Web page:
48 years ago today

Note: I had scheduled this to post at midnight last night and had a snafu.


The following was originally published on this date in 2006:

Plausible Deniability
by Henry Gomez

By now we all know that the idea of the Bay of Pigs invasion was born in the Eisenhower administration and that there were many strategic and tactical errors committed in its planning and implementation. We also know that the decision to hold back American air support was a crucial one because without air superiority any invasion was destined to fail. The reason for the decision was ostensibly to keep up the curtain of “plausible deniability.” In doing so John F. Kennedy and “the best and the brightest” put secrecy ahead of success when they inherited the operation.

When you look at the invasion and the two goals (success and deniability) we see that there could only have been four outcomes. They are listed here, from most desirable to least desirable.

  1. Invasion a success, US deniability maintained.
  2. Invasion a success, US deniability not maintained.
  3. Invasion a failure, US deniability maintained.
  4. Invasion a failure, US deniability not maintained.

The above ranking assumes that the strategic goal of having the invasion succeed was at least as important to Kennedy and his advisers than the political goal of keeping US involvement secret. But looking back it’s obvious, this was not the case, that in Kennedy’s mind number 2 and number 3 were swapped. The political goal of keeping US hands “clean” was more important than stopping castro. The men of the 2506 Brigade became political pawns. A failed operation would be acceptable as long as the US could maintain that it wasn’t involved.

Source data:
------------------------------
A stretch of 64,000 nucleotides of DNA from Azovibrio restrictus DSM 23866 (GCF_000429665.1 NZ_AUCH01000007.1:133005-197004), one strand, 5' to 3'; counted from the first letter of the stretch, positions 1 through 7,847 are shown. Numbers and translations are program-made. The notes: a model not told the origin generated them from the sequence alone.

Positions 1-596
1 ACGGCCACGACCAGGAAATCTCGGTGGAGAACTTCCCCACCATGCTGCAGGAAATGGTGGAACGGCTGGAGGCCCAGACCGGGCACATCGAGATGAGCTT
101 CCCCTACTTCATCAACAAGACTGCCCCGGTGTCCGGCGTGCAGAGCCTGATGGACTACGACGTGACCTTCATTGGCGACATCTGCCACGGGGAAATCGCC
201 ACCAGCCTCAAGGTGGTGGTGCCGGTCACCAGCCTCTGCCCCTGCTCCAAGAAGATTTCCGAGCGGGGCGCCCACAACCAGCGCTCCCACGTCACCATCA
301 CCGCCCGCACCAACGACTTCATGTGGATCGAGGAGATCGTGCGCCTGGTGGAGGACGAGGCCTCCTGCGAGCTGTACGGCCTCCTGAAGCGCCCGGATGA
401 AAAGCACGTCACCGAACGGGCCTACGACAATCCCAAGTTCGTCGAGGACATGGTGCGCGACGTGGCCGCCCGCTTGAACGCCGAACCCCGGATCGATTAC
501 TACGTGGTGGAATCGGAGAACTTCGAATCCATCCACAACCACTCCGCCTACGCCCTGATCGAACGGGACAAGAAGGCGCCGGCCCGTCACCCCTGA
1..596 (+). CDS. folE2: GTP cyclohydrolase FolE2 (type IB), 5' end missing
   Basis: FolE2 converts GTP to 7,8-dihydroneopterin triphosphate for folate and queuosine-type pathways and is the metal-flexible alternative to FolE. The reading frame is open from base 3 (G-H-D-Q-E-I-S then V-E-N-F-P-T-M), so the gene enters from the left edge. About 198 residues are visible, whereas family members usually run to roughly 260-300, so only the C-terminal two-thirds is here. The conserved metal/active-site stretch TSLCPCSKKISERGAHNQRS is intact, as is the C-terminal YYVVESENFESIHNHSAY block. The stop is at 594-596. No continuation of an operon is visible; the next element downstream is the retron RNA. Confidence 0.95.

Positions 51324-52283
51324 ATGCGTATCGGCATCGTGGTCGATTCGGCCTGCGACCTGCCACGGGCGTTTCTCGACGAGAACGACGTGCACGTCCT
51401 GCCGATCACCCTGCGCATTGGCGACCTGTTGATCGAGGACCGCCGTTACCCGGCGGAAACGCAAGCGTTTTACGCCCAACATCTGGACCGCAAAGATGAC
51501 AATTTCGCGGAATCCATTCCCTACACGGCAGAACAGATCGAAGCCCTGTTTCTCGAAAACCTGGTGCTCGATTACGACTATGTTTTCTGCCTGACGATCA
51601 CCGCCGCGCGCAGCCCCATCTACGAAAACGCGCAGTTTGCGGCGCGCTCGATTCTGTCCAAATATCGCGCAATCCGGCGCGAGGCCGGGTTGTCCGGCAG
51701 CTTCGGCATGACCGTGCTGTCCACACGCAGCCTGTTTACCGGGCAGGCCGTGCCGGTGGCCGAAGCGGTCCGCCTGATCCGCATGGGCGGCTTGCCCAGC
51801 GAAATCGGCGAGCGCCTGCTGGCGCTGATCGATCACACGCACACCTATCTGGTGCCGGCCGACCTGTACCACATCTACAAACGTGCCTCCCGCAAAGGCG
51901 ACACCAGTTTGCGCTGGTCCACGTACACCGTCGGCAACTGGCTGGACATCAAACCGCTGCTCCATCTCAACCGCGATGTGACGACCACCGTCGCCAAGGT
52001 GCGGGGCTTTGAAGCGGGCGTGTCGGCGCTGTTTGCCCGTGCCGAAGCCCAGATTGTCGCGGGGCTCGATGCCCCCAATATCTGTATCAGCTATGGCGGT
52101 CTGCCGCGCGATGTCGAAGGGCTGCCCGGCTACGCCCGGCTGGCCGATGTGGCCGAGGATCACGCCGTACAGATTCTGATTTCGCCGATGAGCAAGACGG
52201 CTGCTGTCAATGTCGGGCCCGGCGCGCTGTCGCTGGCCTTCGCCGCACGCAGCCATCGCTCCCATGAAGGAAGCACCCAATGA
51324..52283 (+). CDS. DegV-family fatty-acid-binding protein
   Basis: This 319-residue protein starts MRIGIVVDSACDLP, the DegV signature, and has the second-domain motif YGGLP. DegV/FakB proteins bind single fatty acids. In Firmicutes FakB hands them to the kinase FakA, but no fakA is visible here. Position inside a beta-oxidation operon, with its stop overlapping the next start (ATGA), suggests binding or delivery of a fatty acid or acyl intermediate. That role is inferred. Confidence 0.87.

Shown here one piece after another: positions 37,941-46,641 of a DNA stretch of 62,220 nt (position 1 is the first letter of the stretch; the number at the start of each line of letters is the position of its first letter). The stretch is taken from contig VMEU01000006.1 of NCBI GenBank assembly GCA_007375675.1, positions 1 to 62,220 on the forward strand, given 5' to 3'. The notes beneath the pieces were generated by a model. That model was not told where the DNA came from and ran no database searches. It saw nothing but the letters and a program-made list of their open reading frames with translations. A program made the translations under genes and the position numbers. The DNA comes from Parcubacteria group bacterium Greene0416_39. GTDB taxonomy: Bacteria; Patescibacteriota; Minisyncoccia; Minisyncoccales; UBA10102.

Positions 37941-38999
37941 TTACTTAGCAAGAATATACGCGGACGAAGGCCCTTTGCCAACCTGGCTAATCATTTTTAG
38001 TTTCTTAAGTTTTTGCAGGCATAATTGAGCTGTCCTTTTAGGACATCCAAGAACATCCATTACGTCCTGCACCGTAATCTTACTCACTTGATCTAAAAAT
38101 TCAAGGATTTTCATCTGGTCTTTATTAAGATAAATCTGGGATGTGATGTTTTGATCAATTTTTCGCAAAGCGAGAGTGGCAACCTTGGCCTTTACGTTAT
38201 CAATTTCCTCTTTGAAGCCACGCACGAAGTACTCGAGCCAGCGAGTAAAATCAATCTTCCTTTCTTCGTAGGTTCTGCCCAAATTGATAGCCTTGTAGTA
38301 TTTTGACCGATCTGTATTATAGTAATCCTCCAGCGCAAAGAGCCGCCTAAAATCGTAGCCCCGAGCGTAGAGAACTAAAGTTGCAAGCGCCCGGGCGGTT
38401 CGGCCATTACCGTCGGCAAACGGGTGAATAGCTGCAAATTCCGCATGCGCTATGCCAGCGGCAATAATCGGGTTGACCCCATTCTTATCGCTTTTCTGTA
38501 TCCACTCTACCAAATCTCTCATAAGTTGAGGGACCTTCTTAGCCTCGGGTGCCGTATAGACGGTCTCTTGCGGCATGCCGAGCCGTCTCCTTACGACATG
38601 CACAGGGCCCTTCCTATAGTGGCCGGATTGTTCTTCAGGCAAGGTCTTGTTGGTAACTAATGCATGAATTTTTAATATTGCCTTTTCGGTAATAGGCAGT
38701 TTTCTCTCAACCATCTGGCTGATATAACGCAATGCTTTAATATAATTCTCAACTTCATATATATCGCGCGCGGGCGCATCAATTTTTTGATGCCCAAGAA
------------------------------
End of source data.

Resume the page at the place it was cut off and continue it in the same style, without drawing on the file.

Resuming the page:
Of course, in hindsight, we know that ironically Kennedy ended up with number 4, the worst of all possible outcomes. The invasion failed and plausible deniability was blown out of the water. How could “the best and the brightest” have miscalculated and underestimated the media and the intelligence of American people? How could plausible deniability outweigh righting a wrong? 47 years later the Cuban people are still paying for Kennedy’s mistakes. Mistakes that may have cost him his life if you are inclined to believe that castro was responsible for Kennedy’s assassination.

JFK’s cabinet

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2 thoughts on “48 years ago today”

  1. JFK is an absolutely classic example of the triumph of image/style over reality/substance. Of course, he had LOTS of help from all manner of idol-worshippers, whether genuine or opportunistic ones. The point is the idol was a false god with feet of the basest clay. As far as Cuba goes, he simply traded its future, the future of millions of people, for a way to get out of a jam he had caused himself. Evidently, he thought it was a reasonable trade-off.

  2. It’s really too bad JFK didn’t go into show business. He would have been pretty good as a fictional character in movies or TV. Unfortunately, as POTUS, he was absolutely NOT ready for his close-up. Cubans, among others, have been paying for that ever since.

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